Autism and Asperger's Syndrome are today listed in the DSM-IV-TR as two of the five pervasive developmental disorders (PDD), which also include Childhood disintegrative disorder,[19][20] Rett syndrome[21] and Pervasive Developmental Disorder Not Otherwise Specified (or atypical autism). Health care providers also refer to autism spectrum disorders (ASD) which includes only three of those listed in PDD: Autistic disorder, Asperger syndrome, Pervasive Developmental Disorder Not Otherwise Specified.[22] All of these conditions are characterized by varying degrees of deficiencies in communication skil]s and social interactions, along with restricted, repetitive, and stereotyped patterns of human behavior.

Characteristics

On the surface, individuals who have autism are physically indistinguishable from those without. Some studies show that autistic children tend to have larger head circumferences[23][24] but the significance in the disorder is unclear. Sometimes autism co-occurs with other disorders, and in those cases outward differences may be apparent.

Individuals diagnosed with autism can vary greatly in skills and behaviors, and their response to sensory input shows marked differences in a number of ways from that of other people. Certain stimuli, such as sounds, lights, and touch, will often affect someone with autism differently than someone without, and the degree to which the sensory system is affected can vary greatly from one individual to another.[25]

Key behaviors

Autistic children may display unusual behaviors or fail to display expected behaviors. Normal behaviors may develop at the appropriate age and then disappear or, conversely, are delayed and develop quite some time after normal occurrence. In assessing developmental delays, different physicians may not always arrive at the same conclusions. Much of this difference between diagnosis is due to the disputed criteria for autism.[26] Disagreement on deciding how a child should normally behave also makes it difficult to construct objective tests of child behavior.

Essentially, the diagnosis of autism must meet specific criteria but there are also many characteristics that are idiosyncratic. Thus, autism is not a "one size fits all" label. As a result, the spectrum disorder encompasses a very wide range of behaviors and symptoms.

Some behaviors cited by the National Institute of Child Health and Human Development (listed below) may simply mean a normal delay in one or more areas of development, while others are more typical of ASDs—Autistic Spectrum Disorders.[22]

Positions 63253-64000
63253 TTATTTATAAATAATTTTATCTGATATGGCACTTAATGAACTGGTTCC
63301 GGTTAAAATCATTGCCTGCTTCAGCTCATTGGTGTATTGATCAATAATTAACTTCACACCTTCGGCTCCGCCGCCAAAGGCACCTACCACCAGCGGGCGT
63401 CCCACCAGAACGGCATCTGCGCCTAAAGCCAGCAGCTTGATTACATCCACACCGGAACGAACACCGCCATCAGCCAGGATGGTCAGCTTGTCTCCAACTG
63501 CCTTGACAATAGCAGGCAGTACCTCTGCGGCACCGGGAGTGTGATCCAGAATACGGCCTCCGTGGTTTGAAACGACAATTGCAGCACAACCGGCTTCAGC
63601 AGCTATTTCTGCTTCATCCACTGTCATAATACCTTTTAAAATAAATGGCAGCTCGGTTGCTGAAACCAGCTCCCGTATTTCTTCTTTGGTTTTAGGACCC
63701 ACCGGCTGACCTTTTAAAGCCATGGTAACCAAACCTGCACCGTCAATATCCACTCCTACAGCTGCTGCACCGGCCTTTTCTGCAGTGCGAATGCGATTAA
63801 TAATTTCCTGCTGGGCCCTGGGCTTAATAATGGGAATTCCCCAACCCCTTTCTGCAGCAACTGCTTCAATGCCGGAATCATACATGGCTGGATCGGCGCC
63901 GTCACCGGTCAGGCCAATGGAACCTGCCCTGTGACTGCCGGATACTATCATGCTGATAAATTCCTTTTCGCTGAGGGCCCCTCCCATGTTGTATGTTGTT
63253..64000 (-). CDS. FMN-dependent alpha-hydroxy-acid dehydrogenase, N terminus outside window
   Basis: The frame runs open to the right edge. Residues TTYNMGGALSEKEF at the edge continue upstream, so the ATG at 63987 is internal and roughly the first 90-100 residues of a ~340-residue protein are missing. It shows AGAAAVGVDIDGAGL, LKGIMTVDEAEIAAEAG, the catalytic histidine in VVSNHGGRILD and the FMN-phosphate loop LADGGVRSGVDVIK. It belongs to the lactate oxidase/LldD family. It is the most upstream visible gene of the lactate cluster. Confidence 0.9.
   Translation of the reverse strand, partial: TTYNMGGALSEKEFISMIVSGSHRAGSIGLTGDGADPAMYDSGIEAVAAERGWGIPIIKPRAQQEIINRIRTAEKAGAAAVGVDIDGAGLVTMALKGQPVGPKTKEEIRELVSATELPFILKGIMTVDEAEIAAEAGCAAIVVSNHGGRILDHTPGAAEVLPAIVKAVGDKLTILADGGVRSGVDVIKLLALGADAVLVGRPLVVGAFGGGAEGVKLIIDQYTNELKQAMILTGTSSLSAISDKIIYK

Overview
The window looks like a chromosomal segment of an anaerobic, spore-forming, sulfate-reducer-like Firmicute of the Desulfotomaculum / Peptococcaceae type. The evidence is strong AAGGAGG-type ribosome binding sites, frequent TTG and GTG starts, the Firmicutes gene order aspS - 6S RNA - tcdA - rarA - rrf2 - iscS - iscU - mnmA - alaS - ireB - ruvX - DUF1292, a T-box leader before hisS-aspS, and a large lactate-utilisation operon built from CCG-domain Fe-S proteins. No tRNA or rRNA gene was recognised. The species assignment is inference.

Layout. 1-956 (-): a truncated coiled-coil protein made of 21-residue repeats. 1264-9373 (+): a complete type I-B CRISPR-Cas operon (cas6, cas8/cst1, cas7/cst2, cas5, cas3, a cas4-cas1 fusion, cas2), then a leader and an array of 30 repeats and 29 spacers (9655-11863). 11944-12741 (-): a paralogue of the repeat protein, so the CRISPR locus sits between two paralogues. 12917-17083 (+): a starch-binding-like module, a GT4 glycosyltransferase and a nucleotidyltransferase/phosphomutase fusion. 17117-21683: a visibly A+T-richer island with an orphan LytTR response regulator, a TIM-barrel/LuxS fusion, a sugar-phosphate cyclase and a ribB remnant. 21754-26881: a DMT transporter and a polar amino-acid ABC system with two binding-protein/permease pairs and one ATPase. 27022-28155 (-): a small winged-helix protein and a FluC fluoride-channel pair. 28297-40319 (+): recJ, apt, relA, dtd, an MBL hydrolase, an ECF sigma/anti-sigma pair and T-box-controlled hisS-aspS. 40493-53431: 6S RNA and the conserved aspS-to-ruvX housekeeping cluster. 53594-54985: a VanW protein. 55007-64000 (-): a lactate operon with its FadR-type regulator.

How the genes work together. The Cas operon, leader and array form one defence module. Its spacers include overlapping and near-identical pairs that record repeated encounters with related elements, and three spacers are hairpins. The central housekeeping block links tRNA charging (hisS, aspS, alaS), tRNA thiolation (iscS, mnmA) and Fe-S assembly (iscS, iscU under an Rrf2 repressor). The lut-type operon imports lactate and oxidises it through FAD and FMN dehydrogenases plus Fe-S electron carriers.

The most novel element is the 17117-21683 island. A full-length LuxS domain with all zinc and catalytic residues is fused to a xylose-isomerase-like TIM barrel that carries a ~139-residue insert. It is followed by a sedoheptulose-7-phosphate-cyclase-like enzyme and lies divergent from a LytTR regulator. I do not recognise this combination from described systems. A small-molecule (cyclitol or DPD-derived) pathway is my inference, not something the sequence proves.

The list below is not all-inclusive, and generally applies to children and not adults. Furthermore, while some of these behaviors might be seen in a person with autism, others may be absent.[22]

Noted behaviours

  • does not respond to his/her name
  • cannot explain what he/she wants
  • language skills are slow to develop or speech is delayed
  • does not follow directions
  • will fuss if didn't get what wanted
  • at times, the child seems to be deaf
  • seems to hear sometimes, but not other times
  • doesn't point or wave "bye-bye"
  • doesn't understand the concept of pointing; will look at the hand pointing rather than the object being pointed at
  • used to say a few words or babble, but now he/she doesn't
  • throws intense or violent tantrums
  • has odd movement patterns
  • likes to spin around in a circle
  • likes being in a well known place
  • hands often cover ears
  • is overly active, uncooperative, or resistant
  • doesn't know how to play with toys
  • doesn't smile when smiled at
  • has poor eye contact
  • gets "stuck" doing the same things over and over and can't move on to other things
  • seems to prefer to play alone
  • gets things for him/herself only
  • is very independent for his/her age
  • does things "early" compared to other children
  • seems to be in his/her "own world."
  • seems to tune people out
  • is not interested in other children
  • dislikes playing pretend
  • walks on his/her toes
  • shows unusual attachments to toys, objects, or schedules (i.e., always holding a string or having to put socks on before pants)
  • spends a lot of time stacking objects, lining things up or putting things in a certain order
  • unconcerned about - or completely oblivious to - dangers around him/her (e.g., standing in the middle of the street without worrying about getting hit by a car)

Autism and blindness

The characteristics of a person with both an Autism Spectrum Disorder (ASD) and a severe visual impairment (VI) may vary from a person with just ASD or just VI.[27] Historically, many behaviors of blind children were seen as "autistic-like" but were attributed to their blindness rather than pursuing possibilities of autism.[28]